Teen operates brick-and-mortar antique store

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SHERIDAN — Give Luke Knudson just a few minutes of your time and he’ll make you forget that he’s just 14 years old.

He doesn’t act like a typical teenager and he doesn’t talk like one either. In fact, he prides himself on having a more sophisticated vocabulary than most people his age.

“You have to be very professional with it,” Knudson said of running his own business. “You have to treat it as the utmost priority, especially to impress people older than you.”

About one year ago, Knudson opened The Old General Store Antiques located at 249 N. Main St. He has about 45 consigners that sell things out of his store and four vendors that have booth spaces in the shop.

His interest in antiques started when he was young — well, younger. Approximately nine years ago, he received a serpentine dresser that had belonged to his grandmother and that took his interest in old items to a new level.

He started by selling items out of the Best Out West Antiques and Collectibles store. He had a couple of shelves in the basement that expanded over time. He later rented space in the Wild West Trading Company. But, Knudson soon decided that the cost of renting spaces didn’t provide the same value as managing his own storefront.

Building owner Steve Kuzara said Knudson came in one day inquiring about the space.

“Usually, you know, with kids coming in you don’t pay much attention,” Kuzara said.

A few weeks later, though, Knudson came back and asked Kuzara if he could make a drawing of the place. He did, and later returned to say he wanted to rent the space. Kuzara let him know his parents would have to co-sign, but Knudson didn’t have an issue with that.

From then, a new partnership of sorts began. Knudson and Kuzara continued work on the shop. Knudson asked permission to remove plaster from walls and restore the original high ceilings, which he did with his father’s help and the help of Kuzara.

“I’ve had other renters that I wish had been as much on the ball as he is,” Kuzara said of working with the teenager.

Knudson said he’s built the business on his own — never taking out loans and paying for things with cash. He made the initial money required for the spaces at Best Out West, Wild West Trading Company and the storefront he now rents by selling items he picked up at yard sales and auctions. He also said he’d complete odd jobs of the remodeling variety to make cash.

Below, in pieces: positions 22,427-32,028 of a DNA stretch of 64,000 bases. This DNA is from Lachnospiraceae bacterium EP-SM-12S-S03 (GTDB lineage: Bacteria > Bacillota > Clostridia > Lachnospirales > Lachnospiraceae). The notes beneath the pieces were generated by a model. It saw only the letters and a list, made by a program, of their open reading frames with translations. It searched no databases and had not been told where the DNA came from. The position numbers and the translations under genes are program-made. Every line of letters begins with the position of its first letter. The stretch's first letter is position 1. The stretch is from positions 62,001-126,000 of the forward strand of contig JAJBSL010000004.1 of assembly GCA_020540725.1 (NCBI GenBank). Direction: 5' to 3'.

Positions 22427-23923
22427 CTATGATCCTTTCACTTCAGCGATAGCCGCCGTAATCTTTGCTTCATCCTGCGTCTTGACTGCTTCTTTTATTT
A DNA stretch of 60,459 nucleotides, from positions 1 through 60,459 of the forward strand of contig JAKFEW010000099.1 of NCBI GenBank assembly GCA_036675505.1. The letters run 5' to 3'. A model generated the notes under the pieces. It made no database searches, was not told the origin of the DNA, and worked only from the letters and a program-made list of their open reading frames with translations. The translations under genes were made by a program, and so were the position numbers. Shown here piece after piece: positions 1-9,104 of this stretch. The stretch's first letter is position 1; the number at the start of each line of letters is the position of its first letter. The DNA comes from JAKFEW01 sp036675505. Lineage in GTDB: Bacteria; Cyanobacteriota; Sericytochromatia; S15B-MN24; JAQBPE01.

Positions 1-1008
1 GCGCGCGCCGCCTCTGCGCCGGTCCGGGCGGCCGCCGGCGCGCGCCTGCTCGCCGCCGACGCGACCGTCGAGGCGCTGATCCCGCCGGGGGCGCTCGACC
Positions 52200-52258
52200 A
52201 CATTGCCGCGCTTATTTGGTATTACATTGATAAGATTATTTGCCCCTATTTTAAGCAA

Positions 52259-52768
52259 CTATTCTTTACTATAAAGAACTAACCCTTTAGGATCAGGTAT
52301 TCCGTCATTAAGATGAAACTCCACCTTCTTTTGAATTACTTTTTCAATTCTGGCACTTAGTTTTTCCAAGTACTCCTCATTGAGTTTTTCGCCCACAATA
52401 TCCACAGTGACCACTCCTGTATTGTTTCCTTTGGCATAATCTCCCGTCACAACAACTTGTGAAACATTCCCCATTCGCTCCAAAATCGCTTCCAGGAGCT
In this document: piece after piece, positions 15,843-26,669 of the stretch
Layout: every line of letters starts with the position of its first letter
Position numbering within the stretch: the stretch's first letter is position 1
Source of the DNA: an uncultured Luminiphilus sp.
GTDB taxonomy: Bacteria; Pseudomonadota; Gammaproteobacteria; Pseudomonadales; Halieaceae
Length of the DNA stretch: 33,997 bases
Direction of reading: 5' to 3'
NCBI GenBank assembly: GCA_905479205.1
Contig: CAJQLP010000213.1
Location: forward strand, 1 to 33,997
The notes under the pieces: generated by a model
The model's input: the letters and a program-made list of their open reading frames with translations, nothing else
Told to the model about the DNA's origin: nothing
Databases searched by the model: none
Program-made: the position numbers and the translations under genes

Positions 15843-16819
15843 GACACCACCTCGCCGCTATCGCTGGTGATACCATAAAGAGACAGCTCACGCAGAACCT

Since starting the business about one year ago, Knudson said he’s done well. In addition to the consigners and vendors in his shop, he has an agreement to handle items the owners at the Historic Sheridan Inn hope to sell. In July, when the crew from “American Pickers” comes to Sheridan, Knudson said he expects they’ll visit the inn as well as his shop on Main Street.

Despite not taking a lot of financial help in the form of loans, Knudson said he has had some help along the way. Kuzara has offered advice and answered questions and the Best Out West store allowed Knudson to use its vendor contracts as a template for his own. He also works with an accountant to manage his books.

“He’s a smart kid,” Kuzara said of Knudson. “He’s smart in a different sort of way than kids are usually smart. You know kids might be good at math, or this or that, but the world savvy of bartering, trading and skills like that aren’t things kids develop. He has that down better than most grown-ups do.”

Kuzara said while he’s helped the teen in his business venture, the time has been well worth it because Knudson is honest, hard-working and grateful.

While eventually Knudson said he hopes to attend college and earn a degree, maybe in history, he said he also has a strong interest in real estate.

In the meantime, as Knudson prepares for his freshman year this fall at Sheridan High School, he will continue managing his store, which includes a couple of employees to help man the business when he is unavailable.

In a time, though, when many brick-and-mortar stores are closing and shopping shifts to online retailers, Knudson said he has a lot of faith in his Main Street shop.

“Antique stores are more protected than that,” Knudson said of investing in storefronts while others close.

“Antiques are very specialized; you can’t go online and buy five of whatever you like,” he said.

He added that a storefront selling antiques allows individuals to get a feel for what living with certain items can be like.

Despite his support of brick-and-mortar stores, though, Knudson isn’t averse to technology. He uses websites like eBay to research items and sell items.

No matter the challenges, though, Kuzara said he’s confident in Knudson’s future.

By |June 27th, 2017|

About the Author:

Kristen Czaban joined The Sheridan Press staff in 2008 and covered beats including local government, cops and courts and the energy industry. In 2012, she was promoted and now serves as the managing editor for The Press. Czaban has a journalism degree from Northwestern University.